Thailand underwent intensive corporate governance reforms following the Asian financial crisis making it a good setting to test the joint effects of corporate governance and political connections on firm value. Using data from listed firms in Thailand from 2001 to 2006, this dissertation finds that political connections add value to connected firms, as reflected in their traded share prices. Moreover, political connections and corporate governance tend to be complementary. That is, rather than subtract value from firms through the greater transparency that might conflict with the process of political connection value extraction, better corporate governance adds value to minority shareholders as it might re-distribute benefits away from majority shareholders' expropriation and into minority shareholders' hands. This dissertation also finds that the nature of cash flows from political connections and good corporate governance are different; cash flows from political connections are much larger and more tangible than cash flows from better corporate governance which are usually intangible and not immediately measurable, rendering disproportionate values between the two. In addition, industry effects also play an important role in political concentration, political connection value, and complementarity between political connections and corporate governance.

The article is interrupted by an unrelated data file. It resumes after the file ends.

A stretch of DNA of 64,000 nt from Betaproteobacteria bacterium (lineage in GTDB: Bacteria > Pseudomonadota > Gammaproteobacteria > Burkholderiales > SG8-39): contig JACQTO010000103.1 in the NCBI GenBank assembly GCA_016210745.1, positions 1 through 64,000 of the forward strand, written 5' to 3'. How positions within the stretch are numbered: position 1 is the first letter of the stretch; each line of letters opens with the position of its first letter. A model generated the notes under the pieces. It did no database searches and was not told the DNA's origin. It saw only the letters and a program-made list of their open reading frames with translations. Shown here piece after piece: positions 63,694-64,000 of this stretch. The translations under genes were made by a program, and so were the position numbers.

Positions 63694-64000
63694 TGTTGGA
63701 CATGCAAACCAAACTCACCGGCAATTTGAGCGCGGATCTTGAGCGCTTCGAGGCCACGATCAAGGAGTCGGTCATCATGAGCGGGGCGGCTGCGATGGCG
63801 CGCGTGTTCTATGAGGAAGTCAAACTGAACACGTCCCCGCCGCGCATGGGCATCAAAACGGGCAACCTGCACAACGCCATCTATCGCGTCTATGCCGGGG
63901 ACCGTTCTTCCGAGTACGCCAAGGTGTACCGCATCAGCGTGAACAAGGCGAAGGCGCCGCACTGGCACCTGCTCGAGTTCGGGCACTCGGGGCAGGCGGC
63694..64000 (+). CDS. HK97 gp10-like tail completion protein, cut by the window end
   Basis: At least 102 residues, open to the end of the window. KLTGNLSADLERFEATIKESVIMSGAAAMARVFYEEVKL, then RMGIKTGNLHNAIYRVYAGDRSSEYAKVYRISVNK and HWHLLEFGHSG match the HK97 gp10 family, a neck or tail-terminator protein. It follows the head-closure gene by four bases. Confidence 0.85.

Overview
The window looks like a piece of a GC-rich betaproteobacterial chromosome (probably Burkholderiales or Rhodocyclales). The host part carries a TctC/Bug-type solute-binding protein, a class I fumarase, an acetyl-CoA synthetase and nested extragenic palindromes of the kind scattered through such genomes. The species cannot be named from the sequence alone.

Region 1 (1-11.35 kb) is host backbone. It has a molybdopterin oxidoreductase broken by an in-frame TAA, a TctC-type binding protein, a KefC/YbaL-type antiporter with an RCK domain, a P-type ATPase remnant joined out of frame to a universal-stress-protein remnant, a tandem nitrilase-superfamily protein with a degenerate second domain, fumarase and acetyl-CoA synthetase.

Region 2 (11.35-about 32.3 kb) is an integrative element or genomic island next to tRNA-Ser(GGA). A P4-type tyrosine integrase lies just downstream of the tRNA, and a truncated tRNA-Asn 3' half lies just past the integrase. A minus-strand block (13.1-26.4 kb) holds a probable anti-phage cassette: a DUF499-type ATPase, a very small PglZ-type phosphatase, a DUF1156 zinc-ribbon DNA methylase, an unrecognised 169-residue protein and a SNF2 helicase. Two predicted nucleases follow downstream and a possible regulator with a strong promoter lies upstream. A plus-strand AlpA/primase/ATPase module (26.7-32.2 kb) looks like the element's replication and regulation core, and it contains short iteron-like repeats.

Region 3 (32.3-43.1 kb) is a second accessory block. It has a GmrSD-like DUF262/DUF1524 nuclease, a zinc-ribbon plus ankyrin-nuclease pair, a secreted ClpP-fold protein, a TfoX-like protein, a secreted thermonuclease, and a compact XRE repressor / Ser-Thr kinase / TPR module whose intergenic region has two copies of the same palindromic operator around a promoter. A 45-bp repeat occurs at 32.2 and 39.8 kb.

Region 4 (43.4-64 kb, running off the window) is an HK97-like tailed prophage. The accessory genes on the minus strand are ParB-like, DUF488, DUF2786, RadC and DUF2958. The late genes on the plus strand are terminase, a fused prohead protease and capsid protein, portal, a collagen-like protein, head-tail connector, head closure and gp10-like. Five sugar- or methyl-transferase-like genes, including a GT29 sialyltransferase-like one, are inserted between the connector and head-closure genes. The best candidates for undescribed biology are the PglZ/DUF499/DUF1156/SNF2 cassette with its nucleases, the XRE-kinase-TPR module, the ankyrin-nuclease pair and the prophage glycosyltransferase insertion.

|Commitee:||Brookfield, Jonathan, Schena, Patrick|
|School:||Fletcher School of Law and Diplomacy (Tufts University)|
|Department:||Economics and International Business|
|School Location:||United States -- Massachusetts|
|Source:||DAI-A 75/06(E), Dissertation Abstracts International|
|Keywords:||Corporate governance, Firm value, Political connections, Thailand|
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